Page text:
SAP is now hosting the IBM’s latest Power System server in it’s own Data farms which is going to be part of the HANA Enterprise Cloud. This is meant to introduce a newer form of hosting options for enterprises who runs modern ERP systems with quite large databases on the Power Platform.
SAP has been offering this service way back since 2005 as Power Platform and has now ported HANA to power the Power Architecture since 2015. Also IBM estimated last year that about 20 and 25 percent of the HAN workloads were working on the Power platform alongside other servers based on the Intel’s architecture.
The HANA system is made to be robust and scale for larger databases in two-ways which includes Scale-up, on a single server with shared memory or scale-out on a cluster of smaller servers but with shared storage. Using the latter requires that data are partitioned or broken into various parts in order to fit right into much smaller servers altogether.
Now the IBM’s E980 server offers a much larger scale-up virtualized server for the HANA in the industry at a big storage space of 24TB. Considering the fact that some Intel-based architectures such as the Microsoft’s Azure cloud can equal that spec means IBM and a host other companies offers systems with higher headline capacities which are scale-out systems.
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All the systems powered by IBM including the Power9, it’s latest processor generation are all the successors of the AS/400 midrange computers which were introduced back in the year 1988.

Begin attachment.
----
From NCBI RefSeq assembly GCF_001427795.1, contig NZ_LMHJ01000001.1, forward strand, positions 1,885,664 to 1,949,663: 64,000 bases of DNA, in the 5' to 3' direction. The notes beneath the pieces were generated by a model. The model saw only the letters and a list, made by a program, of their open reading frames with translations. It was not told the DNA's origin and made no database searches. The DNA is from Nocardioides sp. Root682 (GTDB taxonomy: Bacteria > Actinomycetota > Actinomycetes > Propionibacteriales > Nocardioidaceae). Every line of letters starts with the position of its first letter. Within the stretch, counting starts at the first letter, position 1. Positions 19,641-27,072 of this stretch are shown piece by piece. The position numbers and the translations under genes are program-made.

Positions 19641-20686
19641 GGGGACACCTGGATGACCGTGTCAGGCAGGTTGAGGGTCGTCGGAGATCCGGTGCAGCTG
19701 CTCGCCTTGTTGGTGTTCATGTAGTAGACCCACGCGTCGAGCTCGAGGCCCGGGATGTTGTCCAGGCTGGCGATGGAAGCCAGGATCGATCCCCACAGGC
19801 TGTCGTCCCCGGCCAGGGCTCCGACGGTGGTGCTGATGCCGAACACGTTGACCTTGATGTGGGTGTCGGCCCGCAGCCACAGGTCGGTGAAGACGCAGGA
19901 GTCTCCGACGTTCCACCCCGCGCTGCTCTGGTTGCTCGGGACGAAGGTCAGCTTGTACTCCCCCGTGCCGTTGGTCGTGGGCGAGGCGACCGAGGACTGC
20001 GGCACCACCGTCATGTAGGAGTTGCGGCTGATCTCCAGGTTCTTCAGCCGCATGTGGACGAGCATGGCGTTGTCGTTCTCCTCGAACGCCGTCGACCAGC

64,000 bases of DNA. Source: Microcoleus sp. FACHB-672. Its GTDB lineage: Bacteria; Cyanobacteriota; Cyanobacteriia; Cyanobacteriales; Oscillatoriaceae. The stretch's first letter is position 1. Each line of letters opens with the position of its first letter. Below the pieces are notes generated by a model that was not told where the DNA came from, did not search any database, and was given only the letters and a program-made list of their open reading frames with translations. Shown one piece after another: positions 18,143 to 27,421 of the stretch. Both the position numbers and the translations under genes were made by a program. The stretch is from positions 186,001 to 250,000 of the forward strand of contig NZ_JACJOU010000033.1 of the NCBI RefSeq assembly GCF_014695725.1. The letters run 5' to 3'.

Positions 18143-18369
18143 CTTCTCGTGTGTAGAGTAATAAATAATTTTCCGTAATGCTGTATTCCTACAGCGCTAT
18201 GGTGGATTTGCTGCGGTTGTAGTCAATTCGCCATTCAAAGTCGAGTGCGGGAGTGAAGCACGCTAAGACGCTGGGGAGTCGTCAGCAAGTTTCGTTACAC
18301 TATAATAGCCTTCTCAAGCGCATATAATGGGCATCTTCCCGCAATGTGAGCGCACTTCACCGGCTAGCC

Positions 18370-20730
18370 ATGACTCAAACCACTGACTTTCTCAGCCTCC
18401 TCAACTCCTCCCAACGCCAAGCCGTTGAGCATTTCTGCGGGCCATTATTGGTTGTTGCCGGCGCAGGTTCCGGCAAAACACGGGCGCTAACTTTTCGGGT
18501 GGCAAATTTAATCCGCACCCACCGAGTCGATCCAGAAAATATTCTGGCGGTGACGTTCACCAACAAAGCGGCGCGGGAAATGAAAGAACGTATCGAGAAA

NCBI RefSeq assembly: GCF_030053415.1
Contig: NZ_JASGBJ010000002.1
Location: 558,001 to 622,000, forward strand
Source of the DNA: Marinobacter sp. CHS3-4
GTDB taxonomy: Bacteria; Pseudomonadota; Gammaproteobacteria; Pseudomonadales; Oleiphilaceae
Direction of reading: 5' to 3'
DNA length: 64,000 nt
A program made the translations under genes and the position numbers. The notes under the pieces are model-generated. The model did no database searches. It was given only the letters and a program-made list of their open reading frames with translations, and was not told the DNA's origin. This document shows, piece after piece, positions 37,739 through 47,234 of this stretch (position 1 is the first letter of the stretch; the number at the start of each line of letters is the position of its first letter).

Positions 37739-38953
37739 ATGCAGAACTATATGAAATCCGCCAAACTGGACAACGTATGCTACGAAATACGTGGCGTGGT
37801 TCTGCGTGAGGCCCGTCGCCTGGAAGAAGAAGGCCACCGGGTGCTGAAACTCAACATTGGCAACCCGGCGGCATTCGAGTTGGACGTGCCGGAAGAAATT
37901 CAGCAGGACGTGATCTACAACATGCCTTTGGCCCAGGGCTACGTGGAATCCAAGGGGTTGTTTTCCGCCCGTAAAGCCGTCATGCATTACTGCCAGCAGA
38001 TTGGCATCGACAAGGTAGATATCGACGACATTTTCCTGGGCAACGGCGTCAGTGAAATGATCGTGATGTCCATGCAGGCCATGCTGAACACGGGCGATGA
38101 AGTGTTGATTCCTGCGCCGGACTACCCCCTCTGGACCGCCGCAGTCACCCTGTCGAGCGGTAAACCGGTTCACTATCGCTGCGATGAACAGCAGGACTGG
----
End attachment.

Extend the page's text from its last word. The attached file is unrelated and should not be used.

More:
One of Power9’s attractions is that it can still run legacy apps almost unchanged on the IBM i operating system in one logical partition (LPAR) or virtual machine, with another partition running IBM’s AIX flavor of Unix or a Linux distribution such as SUSE Linux Enterprise Server or Red Hat Enterprise Linux.
This mean that an enterprise can have a single IBM Power Server running the SAO HANA on Linux all in one LPAR with the legacy application right on IBM although it won’t be a possibility considering the state of the HANA Enterprise Cloud as IBM Power servers there will run on Linux.
The IBM servers built around the IBM’s Power9 processor are available in the IBM Cloud, Google Cloud and Microsoft Azure through Skytap, a company that migrates legacy application to the cloud but SAP shops will only be able to host their development environments on those.
In order to better support production, the SAP has to certify the cloud while the only one being certified is the IBM Power Systems which is its own SAP HANA Enterprise Cloud according to IBM Vice President of Offering Management Vicente Moranta.